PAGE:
The city has failed to collect almost $10 million it’s owed by commercial tenants at Union Station and has not exercised basic oversight of some leases at the rail hub for years, according to an auditor general’s report.
The report, which will be debated by the city’s audit committee June 27, determined that “lease administration functions” at Union “have not been performed for the past number of years and immediate action is needed” to rectify the problem.
Among auditor general Beverly Romeo-Beehler’s findings were that the city’s real estate division has not properly billed the station’s major tenants for operating costs for at least four years, could not demonstrate that it had collected what was owed from retailers who have since vacated the station and does not have up-to-date measurements of the commercial space or even a complete list of leases at Union.
Councillor Stephen Holyday, who sits on the committee, said that city real estate staff need to explain what went wrong.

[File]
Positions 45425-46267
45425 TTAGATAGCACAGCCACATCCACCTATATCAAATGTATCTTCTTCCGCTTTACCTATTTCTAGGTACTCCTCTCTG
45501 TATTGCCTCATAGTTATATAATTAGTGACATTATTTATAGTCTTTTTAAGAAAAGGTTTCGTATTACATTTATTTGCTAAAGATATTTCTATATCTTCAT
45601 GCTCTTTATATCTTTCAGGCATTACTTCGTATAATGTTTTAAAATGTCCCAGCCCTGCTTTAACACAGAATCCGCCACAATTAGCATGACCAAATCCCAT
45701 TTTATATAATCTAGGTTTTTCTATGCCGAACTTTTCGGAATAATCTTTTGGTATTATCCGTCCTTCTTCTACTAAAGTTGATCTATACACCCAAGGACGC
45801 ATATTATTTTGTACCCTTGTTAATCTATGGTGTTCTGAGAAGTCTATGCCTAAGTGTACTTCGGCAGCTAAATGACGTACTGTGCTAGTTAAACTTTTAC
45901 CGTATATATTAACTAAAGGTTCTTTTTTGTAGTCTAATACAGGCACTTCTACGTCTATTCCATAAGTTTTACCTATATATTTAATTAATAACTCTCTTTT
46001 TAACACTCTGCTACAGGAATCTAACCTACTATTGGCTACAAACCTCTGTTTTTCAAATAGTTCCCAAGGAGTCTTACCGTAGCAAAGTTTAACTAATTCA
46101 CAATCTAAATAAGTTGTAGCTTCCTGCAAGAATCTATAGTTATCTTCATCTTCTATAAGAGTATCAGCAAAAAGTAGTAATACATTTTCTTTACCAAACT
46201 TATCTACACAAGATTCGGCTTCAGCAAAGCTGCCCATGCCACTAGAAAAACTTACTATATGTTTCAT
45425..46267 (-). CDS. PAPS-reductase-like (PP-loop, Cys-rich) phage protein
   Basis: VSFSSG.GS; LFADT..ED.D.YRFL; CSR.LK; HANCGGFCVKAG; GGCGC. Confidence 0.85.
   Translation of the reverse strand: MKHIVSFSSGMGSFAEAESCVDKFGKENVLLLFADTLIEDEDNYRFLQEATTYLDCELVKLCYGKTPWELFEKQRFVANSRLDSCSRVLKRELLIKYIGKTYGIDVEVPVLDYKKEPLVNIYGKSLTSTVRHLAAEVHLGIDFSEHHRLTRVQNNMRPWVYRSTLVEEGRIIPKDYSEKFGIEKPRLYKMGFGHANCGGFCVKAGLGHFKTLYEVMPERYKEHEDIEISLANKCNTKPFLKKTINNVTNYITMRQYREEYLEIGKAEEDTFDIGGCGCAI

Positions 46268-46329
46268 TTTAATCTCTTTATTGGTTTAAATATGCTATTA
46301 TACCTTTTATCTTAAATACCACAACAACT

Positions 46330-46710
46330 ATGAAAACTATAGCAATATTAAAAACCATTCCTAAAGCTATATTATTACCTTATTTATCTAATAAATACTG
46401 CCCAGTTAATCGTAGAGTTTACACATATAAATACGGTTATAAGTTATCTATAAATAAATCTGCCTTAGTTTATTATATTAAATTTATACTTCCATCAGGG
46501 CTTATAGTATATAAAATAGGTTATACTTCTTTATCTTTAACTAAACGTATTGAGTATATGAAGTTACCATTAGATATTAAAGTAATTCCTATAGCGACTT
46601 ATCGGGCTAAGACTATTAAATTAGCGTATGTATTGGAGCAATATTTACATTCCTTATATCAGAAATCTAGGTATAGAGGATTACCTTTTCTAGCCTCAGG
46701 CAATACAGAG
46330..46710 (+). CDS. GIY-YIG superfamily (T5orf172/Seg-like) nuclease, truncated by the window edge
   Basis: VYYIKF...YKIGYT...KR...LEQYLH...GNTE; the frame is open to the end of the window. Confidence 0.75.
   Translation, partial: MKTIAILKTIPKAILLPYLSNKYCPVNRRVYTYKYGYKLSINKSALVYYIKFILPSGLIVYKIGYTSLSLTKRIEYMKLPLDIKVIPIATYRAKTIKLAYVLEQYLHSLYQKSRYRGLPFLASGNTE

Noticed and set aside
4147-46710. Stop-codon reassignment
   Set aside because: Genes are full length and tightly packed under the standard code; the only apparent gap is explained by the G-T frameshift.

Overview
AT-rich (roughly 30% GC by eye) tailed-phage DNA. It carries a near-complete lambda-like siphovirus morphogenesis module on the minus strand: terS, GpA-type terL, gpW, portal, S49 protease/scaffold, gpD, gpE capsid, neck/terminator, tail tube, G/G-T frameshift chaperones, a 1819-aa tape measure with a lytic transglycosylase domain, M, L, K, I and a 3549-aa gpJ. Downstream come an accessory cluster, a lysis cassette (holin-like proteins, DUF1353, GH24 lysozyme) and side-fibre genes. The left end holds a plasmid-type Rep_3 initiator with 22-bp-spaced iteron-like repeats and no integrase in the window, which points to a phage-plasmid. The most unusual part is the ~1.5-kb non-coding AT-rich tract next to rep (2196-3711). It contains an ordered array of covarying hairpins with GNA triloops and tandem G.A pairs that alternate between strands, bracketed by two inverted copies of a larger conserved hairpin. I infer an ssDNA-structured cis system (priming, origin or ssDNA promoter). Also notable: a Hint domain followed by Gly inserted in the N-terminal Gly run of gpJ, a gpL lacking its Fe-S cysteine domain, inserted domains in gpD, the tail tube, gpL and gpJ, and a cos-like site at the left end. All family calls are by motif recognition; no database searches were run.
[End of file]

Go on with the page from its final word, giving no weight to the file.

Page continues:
“I am concerned,” he said. “I’m going to give the management a chance to explain it to us, and I really want to feel confident that this will stop . . . It is a lot of money, and it does speak to the public’s trust in our government.”
The city is the primary owner of Union Station, which is in the eighth year of an $800-million renovation.
In 2009, the city entered into an agreement with a private company, Osmington Inc., to administer leases for 33,000 square feet of retail space at Union between 2010 and 2015 and to administer commercial leases in the revitalized station.
In the past five years, Union has generated $59.4 million in leasing revenue, while over the same period, the city has incurred operating costs of $62.4 million.
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